(This article is available in an audio version as well)

After-school activities have the potential to leave a lasting impression on children. They often provide more flexibility and freedom than the structured time of the school day. However, it might also feel like a daunting task to fill the hours after school with engaging activities. Would you like to build STEM into your after-school activities? Introducing STEM concepts can help children explore the world around them and build problem-solving and critical thinking skills.

If you’re new to the idea of STEM, it is an acronym for science, technology, engineering, and mathematics. Integrating STEM skills into your after school activities can take many forms, but there are a few best practices to consider. Identifying your focus areas, creating a schedule, and asking for feedback are all parts of the process.

 

Be Intentional

Set a goal for building STEM skills into after-school activities and share that intention with your children. Ask them about topics they’d like to learn more about to help you plan areas to focus on this year. For example, you might ask them to identify community problems they would like to solve and then find a connection to a STEM skill. If your children say that they are concerned about trash at a local beach, you can work with them to conduct research about local recycling initiatives or build a machine to help pick up trash safely.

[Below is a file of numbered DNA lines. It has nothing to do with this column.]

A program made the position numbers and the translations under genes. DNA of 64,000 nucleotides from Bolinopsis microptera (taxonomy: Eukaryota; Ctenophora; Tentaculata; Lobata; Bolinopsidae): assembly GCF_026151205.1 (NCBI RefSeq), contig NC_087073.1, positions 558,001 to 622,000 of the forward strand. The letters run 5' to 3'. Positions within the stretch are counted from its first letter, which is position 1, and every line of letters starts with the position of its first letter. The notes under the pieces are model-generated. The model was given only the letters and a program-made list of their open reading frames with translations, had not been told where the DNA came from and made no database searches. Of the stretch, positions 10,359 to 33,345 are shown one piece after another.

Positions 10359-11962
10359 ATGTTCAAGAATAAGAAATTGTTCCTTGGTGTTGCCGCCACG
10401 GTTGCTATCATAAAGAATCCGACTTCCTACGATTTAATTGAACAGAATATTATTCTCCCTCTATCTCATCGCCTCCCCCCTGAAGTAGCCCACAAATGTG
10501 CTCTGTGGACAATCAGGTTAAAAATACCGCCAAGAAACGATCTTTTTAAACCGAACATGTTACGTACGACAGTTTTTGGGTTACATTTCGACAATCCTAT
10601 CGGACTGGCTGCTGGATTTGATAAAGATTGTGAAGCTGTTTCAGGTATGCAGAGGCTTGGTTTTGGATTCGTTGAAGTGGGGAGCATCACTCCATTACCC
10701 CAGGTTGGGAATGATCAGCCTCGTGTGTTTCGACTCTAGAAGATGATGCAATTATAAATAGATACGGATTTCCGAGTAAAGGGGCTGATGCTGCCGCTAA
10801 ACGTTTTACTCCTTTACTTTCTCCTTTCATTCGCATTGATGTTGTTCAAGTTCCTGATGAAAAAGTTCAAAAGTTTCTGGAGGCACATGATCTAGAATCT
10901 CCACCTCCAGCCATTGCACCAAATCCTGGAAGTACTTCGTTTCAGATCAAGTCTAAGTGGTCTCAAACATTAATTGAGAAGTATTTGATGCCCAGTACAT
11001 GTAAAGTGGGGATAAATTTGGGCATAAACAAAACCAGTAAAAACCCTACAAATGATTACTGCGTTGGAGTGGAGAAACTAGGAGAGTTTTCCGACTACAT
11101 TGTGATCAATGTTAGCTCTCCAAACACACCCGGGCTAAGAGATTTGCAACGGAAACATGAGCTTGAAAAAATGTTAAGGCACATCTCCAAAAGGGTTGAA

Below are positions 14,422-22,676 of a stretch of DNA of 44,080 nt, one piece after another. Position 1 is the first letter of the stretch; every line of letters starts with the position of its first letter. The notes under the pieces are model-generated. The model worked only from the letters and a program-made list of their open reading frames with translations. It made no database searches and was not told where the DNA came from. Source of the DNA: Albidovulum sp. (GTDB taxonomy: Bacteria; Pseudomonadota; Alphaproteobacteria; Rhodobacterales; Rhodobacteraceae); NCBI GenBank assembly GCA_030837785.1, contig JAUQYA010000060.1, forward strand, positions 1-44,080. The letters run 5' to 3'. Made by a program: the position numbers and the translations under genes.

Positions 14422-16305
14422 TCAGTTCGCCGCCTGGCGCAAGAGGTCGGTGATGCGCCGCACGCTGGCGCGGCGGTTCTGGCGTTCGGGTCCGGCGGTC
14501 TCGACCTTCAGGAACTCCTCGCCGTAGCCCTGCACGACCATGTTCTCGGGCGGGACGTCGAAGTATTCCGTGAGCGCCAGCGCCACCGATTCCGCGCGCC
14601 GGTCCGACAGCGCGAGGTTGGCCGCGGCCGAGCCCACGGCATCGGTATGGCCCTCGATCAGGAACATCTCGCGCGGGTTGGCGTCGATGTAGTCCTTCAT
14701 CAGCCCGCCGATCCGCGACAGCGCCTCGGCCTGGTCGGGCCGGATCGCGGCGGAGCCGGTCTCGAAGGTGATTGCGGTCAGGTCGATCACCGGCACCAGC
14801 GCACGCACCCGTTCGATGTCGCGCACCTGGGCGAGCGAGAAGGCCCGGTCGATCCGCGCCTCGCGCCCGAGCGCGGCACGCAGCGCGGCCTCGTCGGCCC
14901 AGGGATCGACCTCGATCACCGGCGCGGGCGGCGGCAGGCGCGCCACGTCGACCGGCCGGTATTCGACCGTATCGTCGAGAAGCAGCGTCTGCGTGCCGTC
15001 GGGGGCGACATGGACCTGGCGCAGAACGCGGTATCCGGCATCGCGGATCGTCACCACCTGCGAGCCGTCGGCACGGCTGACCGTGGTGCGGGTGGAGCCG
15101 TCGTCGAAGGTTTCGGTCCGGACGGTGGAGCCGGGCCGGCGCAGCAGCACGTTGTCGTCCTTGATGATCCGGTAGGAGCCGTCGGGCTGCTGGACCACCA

Create a Schedule

Part of your after-school time might already be established or built into your current schedule. As you examine the week ahead, you might create a plan that fills in open parts of your schedule with a specific activity. Alternatively, you might decide to have a theme for different days of the week like “Technology Tuesdays,” where children learn the history of a famous piece of technology, or “Mathematician Mondays,” where they research someone who has a math connection in their career. You can build this schedule alongside your children and ask for feedback along the way. They might have a suggestion for a theme they’d like to explore each week.

 

Connect with Organizations

Suppose you are searching for inspiration on how to build STEM skills into an after-school program. In that case, you might look for an organization that specializes in an area your children are interested in learning more about. For example, you might look at the programming of a museum or science center to see what virtual events they are hosting or what supplemental resources they share on their website. If you have identified a high-interest STEM topic for your children, such as astronomy, you might head to the website of a planetarium or stargazing organization to explore their resources.

Consider building STEM skills into your plans as you think about the after-school activities you’d like to try out this year. Real-world applications for STEM skills can help children problem-solve, explore new concepts and pique their curiosity about future careers. Although the idea of STEM is a big one, there are plenty of options for incorporating STEM into your after-school activities.

 

Listen to the audio version of this article:

 

 

Monica Burns, Ed.D. is a curriculum and educational technology consultant, and founder of ClassTechTips.com. She hosts the Easy EdTech Podcast and is author of Tasks Before Apps: Designing Rigorous Learning in a Tech-Rich Classroom.

 

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